A few days back I heard a tractor working in front of my house. My mind flashed back to my dearest departed friend John Farrow and him plowing his beloved fields.


A few days back I heard a tractor working in front of my house. My mind flashed back to my dearest departed friend John Farrow and him plowing his beloved fields. Obviously the dream vanished as the field now grows houses and the gentleman on the tractor was cutting weeds in the “common area.” As I watched, however, John’s memory became more vivid. The operator was madly swinging his arms to ward off the hordes of deer flies that swarm down on this area of sandy soil each year.

John related stories that, as a boy, they had to soak burlap in kerosene and place on the mules so they could plow the fields. He said that many times they actually plowed under the full moon to avoid these blood suckers.

One trick he taught me that works even when the best repellants don’t was to cut a few leafy branches from the tips of tree limbs and put them on your hat band. For some reason, the varmints don’t like the leaves fluttering around them. It won’t do much for your arms and legs, but it will keep them out of your hair and off your face.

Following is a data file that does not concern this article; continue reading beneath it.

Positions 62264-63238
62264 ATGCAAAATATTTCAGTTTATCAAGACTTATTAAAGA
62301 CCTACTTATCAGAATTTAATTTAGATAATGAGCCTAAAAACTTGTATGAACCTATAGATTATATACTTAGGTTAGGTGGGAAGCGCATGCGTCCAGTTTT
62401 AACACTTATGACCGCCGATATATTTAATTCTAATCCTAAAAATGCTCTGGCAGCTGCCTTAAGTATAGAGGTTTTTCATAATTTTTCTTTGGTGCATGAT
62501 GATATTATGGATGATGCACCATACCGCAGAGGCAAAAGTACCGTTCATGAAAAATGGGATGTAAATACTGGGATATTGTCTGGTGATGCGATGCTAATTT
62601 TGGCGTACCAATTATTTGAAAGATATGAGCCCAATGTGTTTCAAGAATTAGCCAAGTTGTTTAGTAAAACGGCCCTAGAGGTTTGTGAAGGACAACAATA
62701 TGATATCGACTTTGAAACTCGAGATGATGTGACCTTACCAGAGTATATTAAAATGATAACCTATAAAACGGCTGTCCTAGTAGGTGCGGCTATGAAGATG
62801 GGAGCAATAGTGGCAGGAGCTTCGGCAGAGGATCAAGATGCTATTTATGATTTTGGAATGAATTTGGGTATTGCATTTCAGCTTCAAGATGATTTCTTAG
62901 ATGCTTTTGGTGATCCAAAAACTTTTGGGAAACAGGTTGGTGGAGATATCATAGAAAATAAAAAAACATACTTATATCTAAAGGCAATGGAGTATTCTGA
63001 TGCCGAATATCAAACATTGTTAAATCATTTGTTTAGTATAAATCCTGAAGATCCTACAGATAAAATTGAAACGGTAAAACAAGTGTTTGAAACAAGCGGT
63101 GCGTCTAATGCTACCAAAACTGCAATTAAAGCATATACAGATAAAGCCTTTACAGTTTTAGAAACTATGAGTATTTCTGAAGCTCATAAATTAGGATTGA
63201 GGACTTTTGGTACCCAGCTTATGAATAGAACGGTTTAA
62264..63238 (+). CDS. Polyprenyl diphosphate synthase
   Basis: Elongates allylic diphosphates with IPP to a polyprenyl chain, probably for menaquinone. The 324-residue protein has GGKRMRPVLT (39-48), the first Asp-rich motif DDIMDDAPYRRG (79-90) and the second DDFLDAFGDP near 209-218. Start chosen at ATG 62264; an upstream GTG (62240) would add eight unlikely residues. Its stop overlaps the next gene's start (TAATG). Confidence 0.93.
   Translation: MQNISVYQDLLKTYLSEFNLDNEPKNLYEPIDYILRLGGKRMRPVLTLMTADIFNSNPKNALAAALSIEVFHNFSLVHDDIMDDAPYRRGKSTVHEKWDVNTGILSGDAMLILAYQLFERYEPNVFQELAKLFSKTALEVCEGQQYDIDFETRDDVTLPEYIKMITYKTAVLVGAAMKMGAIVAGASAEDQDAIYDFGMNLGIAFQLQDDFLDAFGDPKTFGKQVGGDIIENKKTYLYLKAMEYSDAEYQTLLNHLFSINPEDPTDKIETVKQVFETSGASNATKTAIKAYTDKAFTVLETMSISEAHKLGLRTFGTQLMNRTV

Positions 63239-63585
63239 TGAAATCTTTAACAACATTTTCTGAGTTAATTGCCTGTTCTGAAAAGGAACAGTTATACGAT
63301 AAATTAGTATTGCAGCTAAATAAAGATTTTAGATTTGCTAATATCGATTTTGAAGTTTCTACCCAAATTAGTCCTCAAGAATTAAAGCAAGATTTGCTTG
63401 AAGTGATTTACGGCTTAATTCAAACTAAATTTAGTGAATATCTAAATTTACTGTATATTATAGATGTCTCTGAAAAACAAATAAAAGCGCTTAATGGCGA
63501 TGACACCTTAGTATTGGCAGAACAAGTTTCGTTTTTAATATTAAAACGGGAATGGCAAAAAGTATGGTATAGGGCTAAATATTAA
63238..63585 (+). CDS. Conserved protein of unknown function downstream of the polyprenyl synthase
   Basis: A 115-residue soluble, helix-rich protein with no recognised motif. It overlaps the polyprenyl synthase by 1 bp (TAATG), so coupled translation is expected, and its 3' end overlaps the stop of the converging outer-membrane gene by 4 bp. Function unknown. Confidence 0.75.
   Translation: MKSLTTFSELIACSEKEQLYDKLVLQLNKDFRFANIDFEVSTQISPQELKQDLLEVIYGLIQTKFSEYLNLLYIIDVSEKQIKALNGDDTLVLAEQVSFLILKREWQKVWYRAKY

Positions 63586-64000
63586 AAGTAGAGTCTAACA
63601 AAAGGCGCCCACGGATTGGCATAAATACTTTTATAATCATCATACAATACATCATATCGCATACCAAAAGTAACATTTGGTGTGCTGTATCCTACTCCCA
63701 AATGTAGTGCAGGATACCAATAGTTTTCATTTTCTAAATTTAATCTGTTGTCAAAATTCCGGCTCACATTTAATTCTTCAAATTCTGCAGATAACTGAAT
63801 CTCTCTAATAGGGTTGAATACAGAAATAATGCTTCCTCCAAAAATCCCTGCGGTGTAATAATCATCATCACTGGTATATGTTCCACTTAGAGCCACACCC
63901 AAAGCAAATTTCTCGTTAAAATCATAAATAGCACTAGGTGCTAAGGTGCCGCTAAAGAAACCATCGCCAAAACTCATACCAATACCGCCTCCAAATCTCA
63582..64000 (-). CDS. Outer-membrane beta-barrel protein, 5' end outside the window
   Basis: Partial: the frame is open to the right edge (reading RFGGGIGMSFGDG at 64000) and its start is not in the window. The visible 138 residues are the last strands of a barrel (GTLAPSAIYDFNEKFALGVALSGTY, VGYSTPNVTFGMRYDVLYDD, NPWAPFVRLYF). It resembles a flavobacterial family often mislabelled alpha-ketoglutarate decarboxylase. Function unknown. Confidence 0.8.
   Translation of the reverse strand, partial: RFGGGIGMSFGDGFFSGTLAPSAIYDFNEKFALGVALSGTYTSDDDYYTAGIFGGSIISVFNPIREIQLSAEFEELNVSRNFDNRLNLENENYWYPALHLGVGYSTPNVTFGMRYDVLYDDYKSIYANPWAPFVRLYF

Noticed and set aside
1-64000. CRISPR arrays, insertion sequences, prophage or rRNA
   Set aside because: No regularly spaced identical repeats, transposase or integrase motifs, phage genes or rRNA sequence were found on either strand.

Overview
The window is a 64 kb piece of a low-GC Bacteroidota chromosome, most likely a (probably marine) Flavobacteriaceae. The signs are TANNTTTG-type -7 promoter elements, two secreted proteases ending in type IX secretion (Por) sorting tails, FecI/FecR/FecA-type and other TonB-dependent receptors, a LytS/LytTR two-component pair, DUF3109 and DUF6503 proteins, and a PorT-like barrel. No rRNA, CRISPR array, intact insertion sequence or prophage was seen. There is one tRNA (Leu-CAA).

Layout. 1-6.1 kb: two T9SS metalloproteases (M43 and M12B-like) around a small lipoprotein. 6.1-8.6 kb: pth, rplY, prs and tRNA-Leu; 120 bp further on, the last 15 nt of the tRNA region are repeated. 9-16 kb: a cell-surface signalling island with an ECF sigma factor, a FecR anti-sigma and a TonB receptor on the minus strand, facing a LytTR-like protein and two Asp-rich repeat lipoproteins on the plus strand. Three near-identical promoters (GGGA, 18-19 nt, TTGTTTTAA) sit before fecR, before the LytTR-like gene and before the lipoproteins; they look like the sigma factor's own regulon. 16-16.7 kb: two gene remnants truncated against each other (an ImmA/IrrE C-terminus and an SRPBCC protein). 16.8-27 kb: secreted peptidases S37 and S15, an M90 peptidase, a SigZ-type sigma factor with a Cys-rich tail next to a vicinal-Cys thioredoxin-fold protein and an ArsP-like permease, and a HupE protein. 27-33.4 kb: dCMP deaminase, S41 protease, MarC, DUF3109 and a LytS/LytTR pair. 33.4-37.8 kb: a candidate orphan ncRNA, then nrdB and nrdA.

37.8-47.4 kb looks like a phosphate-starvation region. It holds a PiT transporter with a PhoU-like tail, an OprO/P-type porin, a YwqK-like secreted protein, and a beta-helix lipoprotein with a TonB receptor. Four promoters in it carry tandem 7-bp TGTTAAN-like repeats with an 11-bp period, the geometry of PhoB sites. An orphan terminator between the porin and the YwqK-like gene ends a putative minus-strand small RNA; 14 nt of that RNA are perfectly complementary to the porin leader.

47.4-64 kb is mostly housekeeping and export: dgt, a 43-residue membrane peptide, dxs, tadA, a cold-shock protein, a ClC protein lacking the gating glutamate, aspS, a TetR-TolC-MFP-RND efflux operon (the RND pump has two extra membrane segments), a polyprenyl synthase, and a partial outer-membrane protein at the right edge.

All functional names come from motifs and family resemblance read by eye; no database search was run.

I’ve finally got a first hand fishing report. This one came from Craig Taylor, formerly of Dover but now a Pa. resident. He had brought his son Bobby along and had teamed up with Bruce Shockley of Magnolia and Bruce’s brother-in-law Mark Achenbach. They had booked the trip with John Sharp on his boat “Miss Molly” out of Stevensville.
   
Though John reported spotty action, they set their gear out on Bloody Point (the southern tip of Kent Island) after an early morning start. They had their first fish after about 30 minutes and the bites kept coming. By 9:30 a.m. they had limited out with fish between 19 and 25 inches and by noon, they were back at Sambo’s in Leipsic for lunch. I’ll kid him now by telling him he could’ve slept late and bought stripers at the fish market, but we all know it’s “different” to those of us who enjoy the outdoors.
   
If you are new to stripers and fixing your own, there are limitless ways of preparing them for any palate. I prefer filleting them completely to begin with. Then all the “dark” meat should be cut away. (This is very strong and oily meat with a strong fish taste.) If you’re a fried fish person, cut into smaller pieces, press them firmly between paper towels, bread them and dump them in your fryer.  If you like grilled fish, the white meat is sweat but chunky. I spoil myself when I’m doing them by slicing open the filet, stuffing it with crabmeat flavored with butter and Old Bay. I tack the filet closed with toothpicks, and enclose it in aluminum foil.  After a few minutes, I open the foil, brush a bit of butter on them and sprinkle paprika on them. As John would have said, “Them are good eats.”